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high speed interconnection issues


While not a traditional “RF” technology, the interconnection requirements of high-speed digital systems will increasingly drive the performance of wideband transmission line technologies. CPU functionality has increased 1000X about every 12 years, leading some to claim that the bandwidth of CPU connections needs to increase tenfold every four years to keep up with CMOS scaling. Historically most computer busses are as wide as the data and address words and operate synchronously. As higher speeds are required, parallel busses are being replaced by multiple self-clocked serial ports, such as the PCI Express standard. These ports typically use four lines, with two differential conductors for each direction. The initial speeds will be 2.5 Gbps and then increase to 10 Gbps or higher.

But copper conductors fundamentally distort and attenuate fast time-domain signals. It is well known that skin-effect losses increase as the square root of frequency. Pre-emphasis (equalization) is often used in output drivers to compensate for the frequency-dependent transmission line losses due to skin effect and dielectric losses above 1 GHz. However, the larger scaling problem is that the dimensions of a mode-free TEM transmission line must be scaled in the transverse direction inversely with the maximum frequency used, to avoid distortion from multi-mode propagation. So the loss of a scaled mode-free TEM line effectively increases as the 1.5 power of its maximum useable frequency (assuming negligible dielectric losses). At 110 GHz, typical coaxial lines exhibit loss of ~0.4 dB/cm, so the bandwidth of wideband copper interconnects quickly becomes a limiting factor.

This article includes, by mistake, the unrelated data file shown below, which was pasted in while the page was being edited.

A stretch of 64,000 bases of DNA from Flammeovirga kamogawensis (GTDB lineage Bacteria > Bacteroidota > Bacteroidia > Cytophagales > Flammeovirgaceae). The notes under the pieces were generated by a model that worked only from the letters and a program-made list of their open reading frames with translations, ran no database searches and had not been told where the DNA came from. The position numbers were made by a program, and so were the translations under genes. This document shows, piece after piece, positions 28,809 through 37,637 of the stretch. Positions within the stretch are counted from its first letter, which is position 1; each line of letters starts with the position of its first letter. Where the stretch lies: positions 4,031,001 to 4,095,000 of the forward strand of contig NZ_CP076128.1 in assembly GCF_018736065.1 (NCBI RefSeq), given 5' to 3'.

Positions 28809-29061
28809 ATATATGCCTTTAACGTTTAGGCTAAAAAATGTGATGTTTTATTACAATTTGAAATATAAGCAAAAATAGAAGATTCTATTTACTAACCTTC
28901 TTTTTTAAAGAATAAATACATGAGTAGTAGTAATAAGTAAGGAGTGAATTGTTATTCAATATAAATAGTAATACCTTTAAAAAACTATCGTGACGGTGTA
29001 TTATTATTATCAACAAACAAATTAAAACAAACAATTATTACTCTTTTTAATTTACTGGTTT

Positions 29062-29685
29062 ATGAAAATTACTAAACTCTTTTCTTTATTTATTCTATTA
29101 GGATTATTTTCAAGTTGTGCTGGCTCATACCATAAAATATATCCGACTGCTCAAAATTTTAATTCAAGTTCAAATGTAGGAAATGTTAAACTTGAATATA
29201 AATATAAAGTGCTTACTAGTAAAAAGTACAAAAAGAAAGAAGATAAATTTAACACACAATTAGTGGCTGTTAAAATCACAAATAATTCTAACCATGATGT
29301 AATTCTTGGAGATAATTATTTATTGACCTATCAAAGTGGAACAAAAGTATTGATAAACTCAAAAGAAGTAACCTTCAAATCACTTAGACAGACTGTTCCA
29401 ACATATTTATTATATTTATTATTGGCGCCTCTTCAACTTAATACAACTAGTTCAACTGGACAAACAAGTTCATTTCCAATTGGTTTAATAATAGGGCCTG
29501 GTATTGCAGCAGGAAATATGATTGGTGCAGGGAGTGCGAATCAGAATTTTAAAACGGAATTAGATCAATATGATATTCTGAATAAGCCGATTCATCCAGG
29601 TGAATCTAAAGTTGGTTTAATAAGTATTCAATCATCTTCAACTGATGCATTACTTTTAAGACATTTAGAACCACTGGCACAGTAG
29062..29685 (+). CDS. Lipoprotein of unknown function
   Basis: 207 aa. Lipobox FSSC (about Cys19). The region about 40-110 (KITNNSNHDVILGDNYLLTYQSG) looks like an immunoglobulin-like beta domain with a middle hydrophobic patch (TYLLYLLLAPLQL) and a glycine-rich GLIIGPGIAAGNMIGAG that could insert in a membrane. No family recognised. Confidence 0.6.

Optical interconnects have been proposed as a means for achieving more bandwidth within a rack, since over 1 Tbps has been demonstrated on one fiber for long-haul telecomm systems. However the cost, size, or power consumption of these wavelength-division multiplexed systems are not applicable within a rack, where for example many inexpensive 100 Gbps connections will be required between boards. Directly-modulated sources are difficult above about 10 Gbps, fiber interfacing techniques are expensive and complicate packaging requirements, and monolithic integration of optical and electro-optic functions has yet to be proven.

Within a large digital chip the interconnect problem is similar, if not more challenging [1 (Interconnect chapter)]. The on-chip delay from interconnect wiring scales in the wrong direction and dominates on-chip delays with device gate sizes smaller than about 250 nm. Using more interconnect metal layers with unscaled dimensions improves the delay performance but increases the chip cost from extra processing of more metal layers. On-chip optical interconnects using integrated waveguides have been proposed as a solution for on-chip global wiring, but feasibility of inexpensive Si-compatible integrated sources and detectors has not been shown. To minimize the effects of slow global wiring, repeatered lines and interconnect-centric architectures and design tools will likely be adopted.





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